My Kind of Country

Country music from a fan's point of view since 2008

Album Review: Terri Clark – ‘Classic’

The past few years has seen many a covers album by the female country stars of the 1980’s and ’90s. One by one, Lorrie Morgan, Wynonna Judd, Rosanne Cash, Patty Loveless and others have delivered varying sets of their takes on yesterday’s hits. On her latest album for her own Baretrack Records, Terri Clark is singing classic country made famous by greats like Kitty Wells, Hank Snow, Loretta Lynn and Merle Haggard, and throwing in more contemporary material from Linda Ronstadt, Glen Campbell and Reba McEntire.

With the same five-piece country band, she gives fairly routine renditions on several songs. For the most part Clark swaggers and swings, cries and carries on at just the right moments like the seasoned performer and lifetime country music fan she is. The biggest flaw to be found on this album is the production on some tracks. “Don’t Come Home a Drinkin'” is given the boot-scootin’ treatment, amped up to a breakneck shuffle which saps the spunky, soap-in-your-mouth ultimatum out of Loretta Lynn’s lyrics. While “Delta Dawn” benefits from a breezier production that allows the original Southern gospel sound to remain intact and Tanya Tucker proves to still be at the top of her game and Reba’s bent-note delivery of “How Blue” proves to be as good as ever too, there’s a redundancy to these recordings. Fans of either song will likely stick with the originals.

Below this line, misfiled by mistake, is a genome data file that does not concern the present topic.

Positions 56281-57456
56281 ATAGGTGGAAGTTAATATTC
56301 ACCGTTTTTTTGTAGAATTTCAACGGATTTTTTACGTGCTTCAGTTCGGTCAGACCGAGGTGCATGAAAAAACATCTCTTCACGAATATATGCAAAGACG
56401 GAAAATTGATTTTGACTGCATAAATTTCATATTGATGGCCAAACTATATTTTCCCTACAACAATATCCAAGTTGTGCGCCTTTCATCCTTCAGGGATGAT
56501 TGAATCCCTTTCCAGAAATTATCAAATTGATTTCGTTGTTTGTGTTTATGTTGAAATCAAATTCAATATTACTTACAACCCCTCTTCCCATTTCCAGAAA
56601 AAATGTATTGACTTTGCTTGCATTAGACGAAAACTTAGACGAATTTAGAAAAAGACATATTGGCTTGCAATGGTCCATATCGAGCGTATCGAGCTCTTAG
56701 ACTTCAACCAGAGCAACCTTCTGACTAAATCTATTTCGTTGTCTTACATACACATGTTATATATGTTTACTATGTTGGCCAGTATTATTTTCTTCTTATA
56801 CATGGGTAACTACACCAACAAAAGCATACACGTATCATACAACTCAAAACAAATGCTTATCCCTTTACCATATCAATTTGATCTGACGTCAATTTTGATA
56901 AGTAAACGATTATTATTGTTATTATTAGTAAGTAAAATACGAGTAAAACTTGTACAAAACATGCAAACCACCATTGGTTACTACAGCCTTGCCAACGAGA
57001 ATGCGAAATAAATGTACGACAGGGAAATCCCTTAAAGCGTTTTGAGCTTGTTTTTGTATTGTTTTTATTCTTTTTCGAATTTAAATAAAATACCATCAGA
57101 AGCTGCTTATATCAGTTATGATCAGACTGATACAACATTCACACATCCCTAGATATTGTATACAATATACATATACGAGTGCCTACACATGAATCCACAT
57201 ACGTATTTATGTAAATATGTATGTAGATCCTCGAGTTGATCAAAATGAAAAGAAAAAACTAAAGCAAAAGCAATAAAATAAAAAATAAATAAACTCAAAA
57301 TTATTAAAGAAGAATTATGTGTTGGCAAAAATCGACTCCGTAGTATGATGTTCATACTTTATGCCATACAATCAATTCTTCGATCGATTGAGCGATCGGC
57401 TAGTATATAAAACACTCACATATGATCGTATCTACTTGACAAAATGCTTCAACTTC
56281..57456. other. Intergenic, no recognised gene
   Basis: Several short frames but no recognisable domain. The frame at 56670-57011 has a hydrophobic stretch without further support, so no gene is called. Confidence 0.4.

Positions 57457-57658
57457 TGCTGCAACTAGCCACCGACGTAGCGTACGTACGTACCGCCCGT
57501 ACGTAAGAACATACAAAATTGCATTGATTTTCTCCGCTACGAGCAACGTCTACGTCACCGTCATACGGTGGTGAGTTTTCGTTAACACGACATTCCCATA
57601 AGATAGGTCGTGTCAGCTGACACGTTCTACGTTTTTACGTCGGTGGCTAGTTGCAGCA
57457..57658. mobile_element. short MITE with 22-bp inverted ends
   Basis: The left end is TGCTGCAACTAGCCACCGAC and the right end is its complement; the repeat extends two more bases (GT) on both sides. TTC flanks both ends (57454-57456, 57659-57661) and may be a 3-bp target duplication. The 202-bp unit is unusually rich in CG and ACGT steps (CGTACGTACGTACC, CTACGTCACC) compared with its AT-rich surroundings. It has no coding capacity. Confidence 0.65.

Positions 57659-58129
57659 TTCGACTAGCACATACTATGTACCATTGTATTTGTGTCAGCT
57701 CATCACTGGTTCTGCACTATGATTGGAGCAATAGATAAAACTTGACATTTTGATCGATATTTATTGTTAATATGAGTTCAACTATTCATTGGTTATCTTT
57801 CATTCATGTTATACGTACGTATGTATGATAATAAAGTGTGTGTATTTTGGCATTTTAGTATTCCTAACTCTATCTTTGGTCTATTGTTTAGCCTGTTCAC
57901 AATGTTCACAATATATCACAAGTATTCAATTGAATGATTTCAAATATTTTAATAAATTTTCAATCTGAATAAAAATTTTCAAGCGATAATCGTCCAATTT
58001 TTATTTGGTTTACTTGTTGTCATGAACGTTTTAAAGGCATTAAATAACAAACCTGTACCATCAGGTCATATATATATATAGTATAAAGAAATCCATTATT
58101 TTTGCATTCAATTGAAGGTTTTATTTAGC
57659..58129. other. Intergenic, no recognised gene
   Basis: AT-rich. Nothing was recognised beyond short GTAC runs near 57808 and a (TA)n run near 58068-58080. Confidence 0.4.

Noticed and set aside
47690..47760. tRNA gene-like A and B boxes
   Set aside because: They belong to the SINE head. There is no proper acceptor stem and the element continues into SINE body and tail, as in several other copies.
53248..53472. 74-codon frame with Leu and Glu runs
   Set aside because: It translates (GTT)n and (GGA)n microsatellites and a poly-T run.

At her commercial peak, Clark shone brightest because of her confident country-is-cool charisma, and the best tracks here benefit from that. Fiddles cry as she tears into Merle Haggard’s “Swingin’ Doors” with her best back of the throat ache and she likewise summons just the right amount of young naiveté in her voice to sell Emmylou Harris’ “Two More Bottles of Wine” convincingly. Again, Clark’s vocal chops prove to be her greatest strength on “Gentle On My Mind”, which is given a simple acoustic and three-part harmony reading. On it, the singer reveals a storytelling ability yet to be heard on her original material.